competition format Ultimate Tag, hosted by NFL superstar siblings JJ, TJ and Derek Watt. Also included in the agreement are the programme sales rights to music game-show sensation The Masked Singer, produced by Fox Alternative Entertainment. Los Angeles-, New York- and Paris-based Propagate was founded by format industry pioneers Ben Silverman and Howard Owens in 2015. Its recent
credits include November 13: Attack On Paris and Haunted for Netflix, Lore for Amazon, Charmed for The CW and Planet Of The Apps for Apple. Amy Carney, chief operating officer of Fox Entertainment said: “Ben, Howard and their team have such a thorough understanding of the overseas market. It was important for us to find a partner that shared our entrepreneurial spirit.”
MIPCOM News 4 • 19 • 17 October 2019
Sealing the agreement were HongDangMoo CEO Karen Kang; Hong Ju Lee, CEO of co-production partner Studio W Baba; and Alfio Bastiancich, general manager, animation & youth programmes, Showlab
Actor Genevieve Barr, at MIPCOM for All3Media’s new drama series The Accident
US actor Patrick Demp sey, at MIPCOM to promo te his new series, Sky Ital ia’s Devils, was also presen ted with the 2019 Excelle nce Award from the festival CANNESERIES
Lebanese TV host Tony Baroud
MIPCOM News 4 • 20 • 17 October 2019
British actor Laura Carmichael was in Cannes for Network Ten Australia’s The Secrets She Keeps
Actor John Lynch, in town for Mediapro’s thriller series The Head
Maimie McCoy , stars of All3M one of the ed cop reboot Va ia’s classic n Der Valk
Ebru Sahin and Akin Akinozu, two of the stars of Turkish drama series Hercai, brought to MIPCOM by MIA Yapim and ATV Distribution
MIPCOM News 4 • 21 00 • 17 October 2019
TOKAI’S HOSPITABLE APPROACH TO TV TOKAI Television Broadcasting in Nagoya, Japan, made its debut at MIPCOM to introduce its hospitality-themed dramas to the European market, said Naochika Ichino, the broadcaster’s production manager/TV drama series producer. In Cannes with Eriko Fujitomi, sales executive, worldwide production and sales/licensing division at the company’s content business centre, Ichino hopes European buyers will make purchases in time for next year’s Summer Olympics in Tokyo. “Tokai first introduced the half-hour daytime dramas in 1964, the first time Japan hosted the Olympic Games,” Ichino said. They have already sold successfully in other Asian countries and North America. “We’ve since produced about 200 daytime soaps including several with the hospitality theme and we believe European viewers and visitors to the 2020 Olympics will love that part of the Japanese culture.” Japan’s unique approach to hospitality, called “’omotenashi’, is depicted in local hit Mother-in-law Vs. Daughter-in-law, which starred the late veteran actress Yoko Nogiwa. “She used to say Japanese hospitality is centred on our generosity and kindness, as demonstrated in the way we pulled together after the devastating 2011 earthquake,” Ichino said. “I want to share that in creating this type of drama for the world to see.”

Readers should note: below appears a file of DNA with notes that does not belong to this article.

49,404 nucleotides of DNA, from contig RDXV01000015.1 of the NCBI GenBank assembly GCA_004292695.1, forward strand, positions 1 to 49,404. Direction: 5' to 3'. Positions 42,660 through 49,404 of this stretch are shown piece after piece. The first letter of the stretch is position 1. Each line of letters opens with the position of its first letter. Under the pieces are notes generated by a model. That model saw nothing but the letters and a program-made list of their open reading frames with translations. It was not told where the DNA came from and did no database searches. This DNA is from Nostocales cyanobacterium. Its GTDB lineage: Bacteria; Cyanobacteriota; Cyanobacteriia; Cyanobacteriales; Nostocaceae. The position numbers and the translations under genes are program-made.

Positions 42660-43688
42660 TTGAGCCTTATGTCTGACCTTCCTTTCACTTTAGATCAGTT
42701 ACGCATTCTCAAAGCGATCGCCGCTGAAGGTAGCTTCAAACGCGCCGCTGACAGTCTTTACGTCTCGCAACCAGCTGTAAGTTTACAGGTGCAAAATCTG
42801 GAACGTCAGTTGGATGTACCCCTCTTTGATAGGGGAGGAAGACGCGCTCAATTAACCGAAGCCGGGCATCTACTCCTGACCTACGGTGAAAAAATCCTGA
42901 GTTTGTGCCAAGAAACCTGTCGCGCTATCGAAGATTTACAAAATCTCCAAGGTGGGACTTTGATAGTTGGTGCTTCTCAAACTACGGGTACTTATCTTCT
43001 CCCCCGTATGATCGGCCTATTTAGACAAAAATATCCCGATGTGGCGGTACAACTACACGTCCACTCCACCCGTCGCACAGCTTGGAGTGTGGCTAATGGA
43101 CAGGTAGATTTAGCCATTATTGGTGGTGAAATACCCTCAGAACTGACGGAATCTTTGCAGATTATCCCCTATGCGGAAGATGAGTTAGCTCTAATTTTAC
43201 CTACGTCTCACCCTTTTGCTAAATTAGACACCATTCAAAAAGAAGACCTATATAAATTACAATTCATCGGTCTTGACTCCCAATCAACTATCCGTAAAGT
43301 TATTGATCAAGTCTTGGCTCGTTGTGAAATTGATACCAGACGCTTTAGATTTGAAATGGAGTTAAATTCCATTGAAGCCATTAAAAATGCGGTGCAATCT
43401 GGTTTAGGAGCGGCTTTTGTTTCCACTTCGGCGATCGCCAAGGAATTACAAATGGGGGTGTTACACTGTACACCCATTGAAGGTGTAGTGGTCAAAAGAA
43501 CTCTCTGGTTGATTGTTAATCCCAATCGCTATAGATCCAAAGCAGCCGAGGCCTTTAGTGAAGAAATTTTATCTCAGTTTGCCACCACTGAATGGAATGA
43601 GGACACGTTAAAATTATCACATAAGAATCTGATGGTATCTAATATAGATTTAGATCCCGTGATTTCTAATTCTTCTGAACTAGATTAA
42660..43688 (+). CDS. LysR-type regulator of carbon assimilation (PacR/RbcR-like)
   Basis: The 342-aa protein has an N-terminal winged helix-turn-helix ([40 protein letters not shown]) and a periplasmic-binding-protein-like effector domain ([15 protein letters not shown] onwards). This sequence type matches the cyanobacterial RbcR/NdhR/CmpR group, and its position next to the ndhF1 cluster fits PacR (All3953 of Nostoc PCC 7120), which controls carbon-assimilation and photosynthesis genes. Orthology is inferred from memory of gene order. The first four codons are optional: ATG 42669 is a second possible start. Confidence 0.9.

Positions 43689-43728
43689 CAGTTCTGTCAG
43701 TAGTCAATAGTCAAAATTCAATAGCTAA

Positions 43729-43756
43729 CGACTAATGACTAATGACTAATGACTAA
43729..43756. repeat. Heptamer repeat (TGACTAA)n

Tokai TV’s Naochika Ichino: sharing generosity and kindness